Participants meet with Congressman Sanford Bishop (D-Ga.). (left to right) Kim Cobb, Rep. Bishop, Matt Sitkowski, and Lily Strelich. Photo credit: Haley Fulford.

On 10–11 February, 23 scientists from 13 states traveled to Washington, D. C., to build relationships with members of Congress and explain the importance of climate science research.

The political landscape could not have been better for the fifth annual Climate Science Day. A recent Pentagon report cited climate change as a major threat to national security. In his State of the Union speech, President Barack Obama declared that “no challenge poses a greater threat to future generations than climate change.” In January, the Senate voted 98-1 that climate change is not a hoax.

The American Geophysical Union (AGU) jointly hosted the event with nine other Earth and space science organizations. The event included a half-day training session on how to best communicate with Congress members and staff. Participants also heard from a panel of current AGU Congressional Science Fellows and worked in groups to practice how to effectively communicate key messages.

Participants attended a total of 88 meetings with Congress members, their staff, and select congressional committees. These conversations were an opportunity for scientists to share information about their research with their district representatives and with others. Through these conversations, they underscored the importance of climate science in supporting economic growth and national security. Ongoing climate science research is a crucial component of mitigating extreme weather events, rising sea levels, and other consequences of rising global temperatures, and these meetings gave participants a chance to demonstrate how federal support and funding for climate science help protect American jobs, infrastructure, and public health and safety.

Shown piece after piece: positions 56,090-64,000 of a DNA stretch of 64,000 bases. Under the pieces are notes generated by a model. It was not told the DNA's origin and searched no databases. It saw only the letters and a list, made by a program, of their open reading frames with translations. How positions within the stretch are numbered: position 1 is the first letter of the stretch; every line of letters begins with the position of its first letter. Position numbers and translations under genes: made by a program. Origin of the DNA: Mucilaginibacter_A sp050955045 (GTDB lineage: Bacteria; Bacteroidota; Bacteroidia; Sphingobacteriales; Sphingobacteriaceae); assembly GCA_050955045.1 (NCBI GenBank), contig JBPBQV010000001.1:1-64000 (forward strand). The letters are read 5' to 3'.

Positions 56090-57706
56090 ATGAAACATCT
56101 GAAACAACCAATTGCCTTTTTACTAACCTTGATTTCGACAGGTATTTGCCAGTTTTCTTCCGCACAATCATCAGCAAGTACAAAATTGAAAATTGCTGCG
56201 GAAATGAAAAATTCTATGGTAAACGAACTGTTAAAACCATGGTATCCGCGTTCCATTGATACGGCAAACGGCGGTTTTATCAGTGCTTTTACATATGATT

These conversations, which facilitate and strengthen mutually beneficial relationships, are a vital component of AGU’s efforts to bridge the gap between legislators and professional scientists. One of the great strengths of Climate Science Day is simply demonstrating that scientists are prepared to invest in science policy issues and share their expertise with policy makers.

One Senate staffer thanked participants with some advice to her colleagues: “Don’t just know the right answer, know the expert.” By reaching out to their representatives, Climate Science Day participants established themselves as a valuable resource to those responsible for crafting federal science policy.

Climate Science Day is one of several AGU programs that promote the importance of science on Capitol Hill and connect scientists with their representatives. AGU and partner organizations also host briefings, exhibitions, and additional Congressional Visits Days. These include Science-Engineering-Technology Congressional Visits Day to be held on 17–18 March 2015 and Geoscience Congressional Visits Day, which will take place in late September (to be announced).

For more information on AGU congressional events, visit AGU’s science policy website. To find out how you can get involved, please email

AGU thanks the following members for participating in the 2015 Climate Science Day:

Jonathon Overpeck, University of Arizona
Michael Stein, University of Chicago
Jan Hopmans, University of California, Davis
Leonard Smith, London School of Economics
James Elsner, Florida State University
Kim Cobb, Georgia Institute of Technology
Matt Sitkowski, The Weather Channel
Matt Huber, University of New Hampshire
Carol Anne Clayson, Woods Hole Oceanographic Institute
Peter DeCarlo, Drexel University
Douglas Ray, Pacific Northwest National Laboratory

—Lily Strelich, Public Affairs Intern

Citation: Strelich, L. (2015), Climate Science Day on Capitol Hill connects scientists and policy makers, Eos, 96, doi:10.1029/2015EO025321. Published on 4 March 2015.

Text © 2015. The authors. CC BY-NC 3.0
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